4.85x49 Moth killer cartridge.....hoard found.....

#1
Some of you older folks will remember the late 1970's, when the British gubmint experimented with a military cartridge even smaller than the present mouse-killer - the 4.85x49.

Read all about it here - 4.85x49mm - Wikipedia, the free encyclopedia

An RFD friend of mine has found a box of twenty of these rare little items, as much part of British
military history in their own way as the other lost cause round, the .280 Enfield.

Anybody interested in acquiring one for their collection - inert, of course - please PM me for details.

tac​
 
#4
Alors, I am being kind, you understand. Please read your PM.

tac

Merde!!! For some reason, I am unable to send anything to your PM box, please call me as soon as you can.

Now is good.

MY PM box works.

tac
 

Wordsmith

LE
Book Reviewer
#5
Some of you older folks will remember the late 1970's, when the British gubmint experimented with a military cartridge even smaller than the present mouse-killer - the 4.85x49. Read all about it here - 4.85x49mm - Wikipedia, the free encyclopedia An RFD friend of mine has found a box of twenty of these rare little items, as much part of British military history in their own way as the other lost cause round, the .280 Enfield. Anybody interested in acquiring one for their collection - inert, of course - please PM me for details. tac​
Just read the Wiki. How the hell does a bullet that small have armour piercing capability? Wordsmith
 
#6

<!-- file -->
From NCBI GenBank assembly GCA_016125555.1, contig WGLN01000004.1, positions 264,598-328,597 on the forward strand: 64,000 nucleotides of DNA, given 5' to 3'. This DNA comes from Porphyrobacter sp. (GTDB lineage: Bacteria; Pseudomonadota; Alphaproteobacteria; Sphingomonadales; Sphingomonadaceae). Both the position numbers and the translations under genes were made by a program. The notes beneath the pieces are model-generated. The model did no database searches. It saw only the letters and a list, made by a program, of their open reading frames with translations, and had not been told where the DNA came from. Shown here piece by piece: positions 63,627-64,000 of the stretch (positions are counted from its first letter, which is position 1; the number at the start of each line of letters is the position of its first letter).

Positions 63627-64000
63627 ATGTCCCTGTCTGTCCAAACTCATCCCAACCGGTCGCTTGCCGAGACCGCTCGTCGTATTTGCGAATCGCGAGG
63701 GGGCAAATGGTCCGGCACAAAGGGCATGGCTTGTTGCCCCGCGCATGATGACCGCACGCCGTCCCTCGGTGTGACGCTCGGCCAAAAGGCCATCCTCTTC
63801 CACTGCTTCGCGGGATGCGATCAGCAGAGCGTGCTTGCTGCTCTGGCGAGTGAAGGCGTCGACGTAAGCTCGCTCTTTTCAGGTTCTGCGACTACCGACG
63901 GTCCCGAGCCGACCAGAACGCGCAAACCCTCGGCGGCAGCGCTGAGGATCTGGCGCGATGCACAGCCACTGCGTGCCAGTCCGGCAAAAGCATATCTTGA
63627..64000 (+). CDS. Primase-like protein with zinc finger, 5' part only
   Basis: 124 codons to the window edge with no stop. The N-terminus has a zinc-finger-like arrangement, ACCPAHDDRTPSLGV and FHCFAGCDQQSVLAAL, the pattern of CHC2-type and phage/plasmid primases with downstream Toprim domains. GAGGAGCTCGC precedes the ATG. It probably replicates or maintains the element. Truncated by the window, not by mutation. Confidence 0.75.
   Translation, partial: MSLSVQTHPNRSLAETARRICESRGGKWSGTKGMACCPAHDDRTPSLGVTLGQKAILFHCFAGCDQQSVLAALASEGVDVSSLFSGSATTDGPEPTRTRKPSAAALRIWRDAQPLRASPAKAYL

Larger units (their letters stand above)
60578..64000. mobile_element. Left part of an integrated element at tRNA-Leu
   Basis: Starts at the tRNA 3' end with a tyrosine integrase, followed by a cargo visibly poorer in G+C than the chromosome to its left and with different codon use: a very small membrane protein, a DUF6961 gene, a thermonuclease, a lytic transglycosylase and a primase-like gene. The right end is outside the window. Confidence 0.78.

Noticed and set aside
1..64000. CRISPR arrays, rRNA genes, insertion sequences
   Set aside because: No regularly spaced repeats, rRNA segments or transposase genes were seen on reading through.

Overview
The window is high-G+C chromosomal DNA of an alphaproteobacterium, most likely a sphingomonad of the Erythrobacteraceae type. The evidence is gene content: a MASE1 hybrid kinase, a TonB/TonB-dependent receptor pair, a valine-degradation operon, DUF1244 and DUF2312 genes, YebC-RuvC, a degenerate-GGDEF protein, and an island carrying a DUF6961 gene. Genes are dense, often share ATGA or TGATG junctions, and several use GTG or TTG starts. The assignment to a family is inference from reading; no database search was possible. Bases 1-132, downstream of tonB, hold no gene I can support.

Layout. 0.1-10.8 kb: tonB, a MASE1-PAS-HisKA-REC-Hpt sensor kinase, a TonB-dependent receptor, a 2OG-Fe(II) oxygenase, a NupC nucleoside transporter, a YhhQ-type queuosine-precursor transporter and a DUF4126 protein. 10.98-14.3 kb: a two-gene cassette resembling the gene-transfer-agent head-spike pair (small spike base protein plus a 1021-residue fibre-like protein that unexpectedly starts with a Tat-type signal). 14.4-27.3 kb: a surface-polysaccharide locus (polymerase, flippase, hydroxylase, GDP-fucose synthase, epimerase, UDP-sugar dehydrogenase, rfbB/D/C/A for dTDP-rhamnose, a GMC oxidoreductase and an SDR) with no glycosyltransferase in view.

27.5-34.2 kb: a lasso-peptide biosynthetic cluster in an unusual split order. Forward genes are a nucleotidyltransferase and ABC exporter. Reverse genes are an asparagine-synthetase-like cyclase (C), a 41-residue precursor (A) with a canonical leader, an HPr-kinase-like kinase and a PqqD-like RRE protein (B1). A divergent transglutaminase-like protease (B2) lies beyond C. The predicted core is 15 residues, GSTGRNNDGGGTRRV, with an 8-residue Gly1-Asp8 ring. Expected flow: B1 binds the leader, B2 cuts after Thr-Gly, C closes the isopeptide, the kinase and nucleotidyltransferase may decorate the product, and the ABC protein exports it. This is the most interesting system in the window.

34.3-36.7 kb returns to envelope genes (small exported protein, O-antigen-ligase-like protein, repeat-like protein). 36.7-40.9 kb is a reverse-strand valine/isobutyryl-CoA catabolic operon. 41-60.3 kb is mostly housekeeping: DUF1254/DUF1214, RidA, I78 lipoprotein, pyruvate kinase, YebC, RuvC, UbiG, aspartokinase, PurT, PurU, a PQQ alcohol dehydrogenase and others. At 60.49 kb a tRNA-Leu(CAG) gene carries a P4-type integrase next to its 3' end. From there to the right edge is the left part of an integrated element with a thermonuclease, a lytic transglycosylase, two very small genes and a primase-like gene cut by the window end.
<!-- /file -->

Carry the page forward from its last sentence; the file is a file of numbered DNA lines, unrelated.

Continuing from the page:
Body armour at CBQ ranges?

Ah, 3197 fps and 2785 ft lbs will do it.

Easily.

Maybe not at 600m though.........hmmmm.

That's why I like the .50BMG.

tac
 
#8
If XL1 was ball and XL2 was tracer, what was XL5? Incendiary?
 
#9

Wordsmith

LE
Book Reviewer
#10
Body armour at CBQ ranges? Ah, 3197 fps and 2785 ft lbs will do it. Easily. tac
Ah - sort of armour-piercing lite... Back in my tungsten producing days I was aware of the technicalities of an anti-tank penetrator rod and indeed discarding sabot sniper rifle ammunition. I just didn't see how anything as tiny as a 4.85 mm round would carry enough kinetic energy to go through anything serious. Cheers, Wordsmith
 

Travelgall

LE
Kit Reviewer
#11
And yet the MP7 uses a 4.6 to penetrate CBA. Even smaller so they must have been onto something. That said the opinion on the MP7 is very mixed.
 
#12
Aah, 4.85mm. A calibre from the days in which "terminal ballistics" was reduced to just residual kinetic energy and the NATO helmet penetration test.

Btw, these tiny calibres penetrate Kevlar because they are small and pointy, so part the fibres rather than get caught by them.
 
#14
IIRC longbowmen where equipped with 'bodkin' arrows which despite being small calibre where capable of piercing the armour of the day
 
#15
IIRC longbowmen where equipped with 'bodkin' arrows which despite being small calibre where capable of piercing the armour of the day
But to be fair, a magazine of 30, yard long, rounds, however thin, would be hard to reload with even in lab conditions.
 
#17
At long last may I present the mighty Mothkiller, alongside a few other carts for comparison from the left:
Mothkiller, 223Rem, 222Rem, guess what, RG 7.62, 30-06 and 50BMG. In the second picture, 4.85 and 30mm cannon. Slight difference. The ancestry of the 4.85 is fairly clear from the 223 and 222 carts.
And before I forget, thanks to Plunderer for the tip, once again the power of Arrse has been proved.
 

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